You might be surprised to know that even as a professional photographer, I often go on vacation without my big, professional camera. Depending on the situation I might pack my digital SLR, but there are times I like to rely on the very powerful camera at my fingertips – my smartphone. Carrying around another camera is often impractical and can weigh you down. If you find yourself wanting to just use your lightweight, convenient smartphone to take photos then read on.
In full disclosure, I am an iPhone user so most of my experience with smartphones comes from this perspective. Not surprisingly, though, after researching this article I learned that all of my favorite camera tips for iPhone apply to Android devices as well.
SHOOT PICTURES WITH LIVE PHOTO TURNED ON
How many times do you walk away from shooting a group photo and realize that Uncle Larry had his eyes shut again? Fortunately, iPhones have a great feature that allows you to shoot a mini hi-res video around the photo you shoot. You’re then able to edit and choose another frame where Uncle Larry has his eyes open.
How it works:
• iPhone: Make sure Live Photo is turned on in camera mode before you take a photo. It is the middle option at the top of the screen. When you are viewing the picture, click Edit. You’ll see a smart slider showing multiple hi-res shots. Click on the one that you like best and select Make Key Photo.
• To activate on an Android: Open your camera app, tap the gear icon. Then, scroll down and make sure "Motion photo" is enabled.
2. USE THE SUN AT YOUR BACK
When the sun is a factor, you will create more beautiful images with the sun at your back and the scene all lit up. When you shoot with the sun in your face, you will tend to get washed out photos. However, if you “hide” the sun behind something, you can create some interesting silhouettes, especially if your goal is to create more artistic photos. Here are shots illustrating a bright blue sky a silhouette.
3. TOUCH THE SCREEN BEFORE YOU TAKE THE PICTURE
While smartphones are amazingly intuitive, they can’t read your mind. The camera will try adjusting a scene and can cause frustrating results that are out of focus and over- or under-exposed. These tips will help you get the image you originally had in mind.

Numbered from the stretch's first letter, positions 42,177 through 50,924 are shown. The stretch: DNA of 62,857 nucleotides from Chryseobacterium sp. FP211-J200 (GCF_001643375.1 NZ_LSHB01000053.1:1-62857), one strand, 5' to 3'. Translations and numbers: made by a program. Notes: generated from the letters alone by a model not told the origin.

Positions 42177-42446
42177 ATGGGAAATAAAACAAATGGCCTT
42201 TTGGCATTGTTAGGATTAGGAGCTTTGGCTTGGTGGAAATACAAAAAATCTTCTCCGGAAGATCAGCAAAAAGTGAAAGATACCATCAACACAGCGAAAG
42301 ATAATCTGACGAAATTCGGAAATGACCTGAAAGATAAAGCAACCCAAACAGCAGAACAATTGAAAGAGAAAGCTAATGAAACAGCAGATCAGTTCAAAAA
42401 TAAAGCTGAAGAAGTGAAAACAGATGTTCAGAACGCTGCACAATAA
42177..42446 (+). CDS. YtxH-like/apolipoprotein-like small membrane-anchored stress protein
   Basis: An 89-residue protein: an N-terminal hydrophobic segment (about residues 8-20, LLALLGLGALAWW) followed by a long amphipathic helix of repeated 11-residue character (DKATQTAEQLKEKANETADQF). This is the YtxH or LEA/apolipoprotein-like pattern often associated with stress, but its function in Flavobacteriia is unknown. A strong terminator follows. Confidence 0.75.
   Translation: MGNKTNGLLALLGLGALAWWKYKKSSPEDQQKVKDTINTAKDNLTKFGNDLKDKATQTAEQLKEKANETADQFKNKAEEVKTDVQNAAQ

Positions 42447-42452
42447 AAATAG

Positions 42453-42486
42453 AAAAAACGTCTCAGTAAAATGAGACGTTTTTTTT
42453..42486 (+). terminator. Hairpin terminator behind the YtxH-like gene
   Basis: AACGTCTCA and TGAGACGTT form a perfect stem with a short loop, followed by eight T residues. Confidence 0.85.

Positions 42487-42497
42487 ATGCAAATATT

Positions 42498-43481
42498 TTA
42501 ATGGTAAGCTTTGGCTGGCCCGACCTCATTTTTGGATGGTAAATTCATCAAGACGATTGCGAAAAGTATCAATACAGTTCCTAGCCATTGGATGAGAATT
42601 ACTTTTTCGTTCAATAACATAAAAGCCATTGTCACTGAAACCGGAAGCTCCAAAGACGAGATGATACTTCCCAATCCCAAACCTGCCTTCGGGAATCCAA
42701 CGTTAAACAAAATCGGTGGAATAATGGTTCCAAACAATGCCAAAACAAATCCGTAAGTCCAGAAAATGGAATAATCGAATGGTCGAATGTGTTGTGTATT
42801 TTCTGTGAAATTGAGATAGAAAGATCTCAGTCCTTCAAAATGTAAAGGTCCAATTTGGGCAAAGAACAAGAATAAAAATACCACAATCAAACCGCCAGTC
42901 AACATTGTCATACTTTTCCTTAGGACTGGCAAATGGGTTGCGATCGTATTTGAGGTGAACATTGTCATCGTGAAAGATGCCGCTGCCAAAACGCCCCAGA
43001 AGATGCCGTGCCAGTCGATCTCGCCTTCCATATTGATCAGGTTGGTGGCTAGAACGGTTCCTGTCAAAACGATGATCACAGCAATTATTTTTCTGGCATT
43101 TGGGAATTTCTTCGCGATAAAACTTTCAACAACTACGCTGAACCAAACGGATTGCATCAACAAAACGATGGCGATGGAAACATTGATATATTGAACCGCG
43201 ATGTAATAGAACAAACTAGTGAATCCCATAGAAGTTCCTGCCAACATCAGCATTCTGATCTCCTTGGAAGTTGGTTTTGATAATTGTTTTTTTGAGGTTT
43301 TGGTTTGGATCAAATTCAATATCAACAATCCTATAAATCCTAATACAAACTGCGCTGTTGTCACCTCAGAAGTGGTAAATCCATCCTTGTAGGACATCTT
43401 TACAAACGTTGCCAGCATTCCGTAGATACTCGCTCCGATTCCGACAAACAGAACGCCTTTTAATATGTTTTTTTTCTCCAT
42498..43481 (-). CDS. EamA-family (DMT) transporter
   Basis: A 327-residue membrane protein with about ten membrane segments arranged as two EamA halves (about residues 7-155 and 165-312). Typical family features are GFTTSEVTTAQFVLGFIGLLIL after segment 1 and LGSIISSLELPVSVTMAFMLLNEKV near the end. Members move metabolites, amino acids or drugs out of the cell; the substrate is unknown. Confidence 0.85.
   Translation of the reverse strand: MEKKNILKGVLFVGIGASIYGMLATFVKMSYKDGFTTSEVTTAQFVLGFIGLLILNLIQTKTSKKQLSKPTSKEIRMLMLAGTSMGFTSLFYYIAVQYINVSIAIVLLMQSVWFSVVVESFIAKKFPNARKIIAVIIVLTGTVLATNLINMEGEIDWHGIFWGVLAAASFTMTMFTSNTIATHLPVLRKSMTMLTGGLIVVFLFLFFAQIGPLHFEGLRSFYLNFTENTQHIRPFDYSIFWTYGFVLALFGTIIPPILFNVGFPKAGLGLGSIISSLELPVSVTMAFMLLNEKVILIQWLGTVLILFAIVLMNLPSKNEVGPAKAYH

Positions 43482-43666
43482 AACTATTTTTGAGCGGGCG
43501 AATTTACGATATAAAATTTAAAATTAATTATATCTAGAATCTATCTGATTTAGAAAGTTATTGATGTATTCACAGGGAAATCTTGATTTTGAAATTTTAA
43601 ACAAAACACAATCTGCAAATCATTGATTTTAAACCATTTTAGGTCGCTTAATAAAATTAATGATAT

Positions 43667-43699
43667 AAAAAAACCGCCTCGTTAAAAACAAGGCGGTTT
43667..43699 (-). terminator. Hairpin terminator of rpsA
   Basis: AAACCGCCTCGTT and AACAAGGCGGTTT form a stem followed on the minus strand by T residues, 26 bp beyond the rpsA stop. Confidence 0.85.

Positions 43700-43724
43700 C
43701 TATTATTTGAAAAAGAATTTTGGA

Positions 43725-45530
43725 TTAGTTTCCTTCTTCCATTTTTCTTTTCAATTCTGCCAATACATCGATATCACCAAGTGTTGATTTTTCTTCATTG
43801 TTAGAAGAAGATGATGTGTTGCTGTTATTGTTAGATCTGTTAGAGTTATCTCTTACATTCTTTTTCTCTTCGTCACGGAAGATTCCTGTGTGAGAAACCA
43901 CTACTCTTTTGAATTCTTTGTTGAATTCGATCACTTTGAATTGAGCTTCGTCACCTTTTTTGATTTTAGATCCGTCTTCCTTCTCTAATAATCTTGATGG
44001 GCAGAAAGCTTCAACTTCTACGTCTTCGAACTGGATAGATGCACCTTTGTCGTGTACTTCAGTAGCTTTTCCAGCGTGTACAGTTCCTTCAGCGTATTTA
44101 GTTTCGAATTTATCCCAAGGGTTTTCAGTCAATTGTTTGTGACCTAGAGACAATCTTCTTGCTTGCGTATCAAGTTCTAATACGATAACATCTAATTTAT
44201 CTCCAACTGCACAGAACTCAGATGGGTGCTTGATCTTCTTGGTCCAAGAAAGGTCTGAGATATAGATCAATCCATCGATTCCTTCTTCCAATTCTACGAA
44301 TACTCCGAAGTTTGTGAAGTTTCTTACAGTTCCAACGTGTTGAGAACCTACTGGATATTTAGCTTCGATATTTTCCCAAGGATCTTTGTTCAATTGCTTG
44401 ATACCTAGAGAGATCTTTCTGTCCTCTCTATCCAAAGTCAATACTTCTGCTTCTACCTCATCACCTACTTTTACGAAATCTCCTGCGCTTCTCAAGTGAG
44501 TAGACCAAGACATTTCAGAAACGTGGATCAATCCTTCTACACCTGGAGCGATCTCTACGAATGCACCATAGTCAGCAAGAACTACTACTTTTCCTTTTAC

Better Focus: Sometimes you want to have something in the foreground in sharp focus and the background a little blurred. Just touch the part of the screen you want in sharp focus before taking the picture.
Better Exposure: It can be a challenge to get a beautiful sunset photo when your phone keeps trying to adjust for the bright sky or dark foreground. When you touch the screen in a particular area it locks the exposure in before you take the photo. Touch the screen in multiple places until you get the ideal exposure for your photo.
(SAMPLE PHOTO- Sunset on Lake Mendota in Madison, WI and SAMPLE PHOTO-Sunset in Malaga, Spain)
Use Pro Features: The Samsung I tested for this article had a built in “Pro Mode” that allows you to control all the features of the camera. For advanced users this can create amazing results.You can control shutter speed, ISO, aperture, white balance, etc. For iPhone you may want to download an app. I like Camera+2, which can be a game changer when you want to get more creative than the phone’s camera will allow. Note that Apple has a fixed aperture so there are no controls for it.
4. EDIT YOUR PHOTOS
Select the photo you want to edit and click on Edit. There are three icons below the photo. I will go through them briefly, and the tips apply to both iPhones and Androids. The menus are slightly different and perhaps more intuitive on a Samsung interface.
The first edit option straightens the horizon. You can also crop the image here.
The second edit option is a series of pre-set filters. You can click on the different frames until you find the one that you like and hit save.
Sometimes the pre-set filters aren’t enough. When I edit photos I try to make the image seem as natural as possible. I rarely add funky colors or strange filters. Fixing photos are more about color and lighting. I rarely like to use filters that make a photo look unreal, unless it is the only way to save a picture that is important to me. Remember, you can adjust light, color and black-and-white settings which can make your photos more bright, vibrant and artistic. Here are the ones that I recommend and use the most. The most important rule is to not overdo it with the smart sliders and templates.